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Killer Instinct: Can Women Cut It In Close Combat?

Is our army's current stance on women institutionally sexist?

Lucy Mannion

Naked Politics Blogger

Our overlord, David Cameron has stated that he wants to see women in close combat roles in the UK military by the end of the year.  Currently, women are excluded from ground combat units whose primary purpose is to ‘close with and kill the enemy.’  A plethora of military whizzes blasted this mission as political correctness gone mad, fearing that the might of the army will be undermined, but I believe this is an intrepid and crucial move on behalf of the PM.

For too long the military has been structured and ideologically shaped around a patriarchal system that privileges notions of masculinity for little other reason than tradition.  Despite what those addicted to Call of Duty may portray, I don’t think that the destruction of life comes naturally to either sex.  Therefore, to encourage soldiers to kill, a culture has developed that equates toughness in combat with proud masculinity.  I wonder if there is trepidation that allowing womenfolk to kill may make the military less alluring to blokes, but defending their morale is not a sufficient reason to formally discriminate against women.

I feel that most of the justifications giving for excluding ladies from close combat units are based on myths, folk psychology and misguided intuition.  The whole men are from Mars, women are from Venus shtick is certainly not helping here.

Some declare that women are not physically strong enough or mentally aggressive enough to fill these positions, but you cannot judge what someone is capable of on their sex alone.  The Secretary of State for Defence, Michael Fallon agrees pronouncing that roles should be decided on ‘ability and not gender’ and the military itself admits that a general disparity in vigour is not an adequate basis for a blanket ban of women in close combat roles.  Certain women will be physically qualified for these roles and some will not, surely whoever makes the cut can take part, just as it is with male recruits.  The prowess and ability of female athletes has shown us what the fairer sex are capable of.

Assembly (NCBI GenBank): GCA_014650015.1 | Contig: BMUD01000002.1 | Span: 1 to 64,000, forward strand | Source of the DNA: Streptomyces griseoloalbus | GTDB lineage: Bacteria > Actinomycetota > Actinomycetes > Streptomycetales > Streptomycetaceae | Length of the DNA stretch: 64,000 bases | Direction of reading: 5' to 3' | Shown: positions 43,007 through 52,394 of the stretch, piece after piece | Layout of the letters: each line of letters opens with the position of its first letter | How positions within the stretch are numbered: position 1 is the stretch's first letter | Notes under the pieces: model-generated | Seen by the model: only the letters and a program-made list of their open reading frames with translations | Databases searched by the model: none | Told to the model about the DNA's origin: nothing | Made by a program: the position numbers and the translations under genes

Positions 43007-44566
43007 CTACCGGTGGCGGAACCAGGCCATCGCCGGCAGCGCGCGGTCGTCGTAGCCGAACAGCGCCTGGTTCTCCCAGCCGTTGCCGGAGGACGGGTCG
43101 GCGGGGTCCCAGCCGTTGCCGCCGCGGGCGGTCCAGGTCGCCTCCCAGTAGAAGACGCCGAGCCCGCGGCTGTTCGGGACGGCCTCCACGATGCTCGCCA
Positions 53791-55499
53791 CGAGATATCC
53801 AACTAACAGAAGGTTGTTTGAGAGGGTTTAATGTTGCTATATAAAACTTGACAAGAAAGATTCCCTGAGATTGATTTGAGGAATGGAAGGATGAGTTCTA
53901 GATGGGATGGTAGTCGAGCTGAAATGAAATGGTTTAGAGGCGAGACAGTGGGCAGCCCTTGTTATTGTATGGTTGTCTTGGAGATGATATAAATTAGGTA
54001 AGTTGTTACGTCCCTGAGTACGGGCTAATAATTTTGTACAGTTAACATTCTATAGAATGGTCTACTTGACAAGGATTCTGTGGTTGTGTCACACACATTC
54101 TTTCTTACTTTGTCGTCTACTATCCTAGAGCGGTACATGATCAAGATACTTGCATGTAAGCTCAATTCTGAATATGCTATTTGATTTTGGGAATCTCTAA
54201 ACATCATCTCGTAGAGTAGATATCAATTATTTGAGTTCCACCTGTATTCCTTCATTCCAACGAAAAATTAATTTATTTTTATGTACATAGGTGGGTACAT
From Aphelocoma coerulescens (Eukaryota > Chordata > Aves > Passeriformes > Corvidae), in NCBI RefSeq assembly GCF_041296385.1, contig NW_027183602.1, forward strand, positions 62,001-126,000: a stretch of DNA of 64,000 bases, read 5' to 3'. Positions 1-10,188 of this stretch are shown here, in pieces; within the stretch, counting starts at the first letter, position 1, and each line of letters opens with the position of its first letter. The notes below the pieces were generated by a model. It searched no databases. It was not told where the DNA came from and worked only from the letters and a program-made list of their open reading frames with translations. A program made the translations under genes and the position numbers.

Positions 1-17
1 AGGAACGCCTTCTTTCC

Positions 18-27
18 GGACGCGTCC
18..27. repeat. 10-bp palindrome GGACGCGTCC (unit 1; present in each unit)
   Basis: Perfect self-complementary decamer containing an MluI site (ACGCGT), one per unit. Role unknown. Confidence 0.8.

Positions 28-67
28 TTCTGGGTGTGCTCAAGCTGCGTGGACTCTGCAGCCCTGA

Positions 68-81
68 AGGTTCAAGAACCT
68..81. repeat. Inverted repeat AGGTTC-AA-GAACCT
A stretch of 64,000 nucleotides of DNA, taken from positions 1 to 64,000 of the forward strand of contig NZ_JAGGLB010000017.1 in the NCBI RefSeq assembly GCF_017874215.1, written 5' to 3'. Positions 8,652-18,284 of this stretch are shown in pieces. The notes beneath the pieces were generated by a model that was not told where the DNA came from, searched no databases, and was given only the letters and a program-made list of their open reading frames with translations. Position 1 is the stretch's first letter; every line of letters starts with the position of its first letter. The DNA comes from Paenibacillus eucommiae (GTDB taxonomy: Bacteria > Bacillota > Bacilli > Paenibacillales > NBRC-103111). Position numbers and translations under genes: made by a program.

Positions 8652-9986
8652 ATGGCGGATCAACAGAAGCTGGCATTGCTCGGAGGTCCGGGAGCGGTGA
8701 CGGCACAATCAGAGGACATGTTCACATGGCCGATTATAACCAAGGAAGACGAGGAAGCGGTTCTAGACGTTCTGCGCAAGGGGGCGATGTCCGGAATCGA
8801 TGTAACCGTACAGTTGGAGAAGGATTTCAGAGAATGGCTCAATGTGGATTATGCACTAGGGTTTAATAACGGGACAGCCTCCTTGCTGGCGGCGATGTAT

Others are fretful that the inclusion of women will damage the critical cohesion of close combat teams, but I would postulate that successful teamwork does not rely on a homogenous group (bands like Steps and S Club 7 have taught us that!)  In fact the argument about unit cohesion was also used against President Truman when he ended segregation in the military based on race and that seemed to turn out ok.  There are clearly much more pertinent factors for the triumph of a unit such as training and decent leadership.

There are also apprehensions that if this goes ahead, Adam will protect Eve at the expense of their mission, but I think if women start to be perceived as just as capable this should not be a setback.  Regardless, female soldiers are already in harm’s way and have died on the frontline.

It is worth noting that women have been incorporated in to close combat units in other places, they are free to enrol in all occupations in the Canadian forces since 1989 (except in submarines, for complex reasons) without any great disaster and numerous other countries have followed suit.

Much of this debate seems to focus on the reaction of fellas with further reservations about how they will keep it in their pants if small troops contain possible intercourse partners.  I would argue that if soldiers are a band of brothers, surely we can extend the sibling concept to create an artificial incest taboo and anyway, once again, why are men’s problems becoming women’s problems?  I’d like to see the penis penalised for once.

The military seems to be one of the last bastions of society formally allowed to discriminate against women, with decisions on the level of their inclusion being made almost exclusively by chaps.  However, disputes about the practicality of women in close combat teams often seem to belie moral and social qualms alongside fears of trampling the male ego.  Even the good old boys club of the church is modernising now, with women becoming Bishops for Christ’s sake!  So why not the army?

This isn’t about promoting equality at any price.  But jobs that don’t actually require a penis or vagina should really be open to everyone and the arguments that have been used to prevent this in the forces seem to rely more on beliefs than facts.  The military is a founding block of the state and its composition casts a shadow over our society.  Until women can fight and die for their country in the same way as a man, how do we expect to see more progress in equality across the board?

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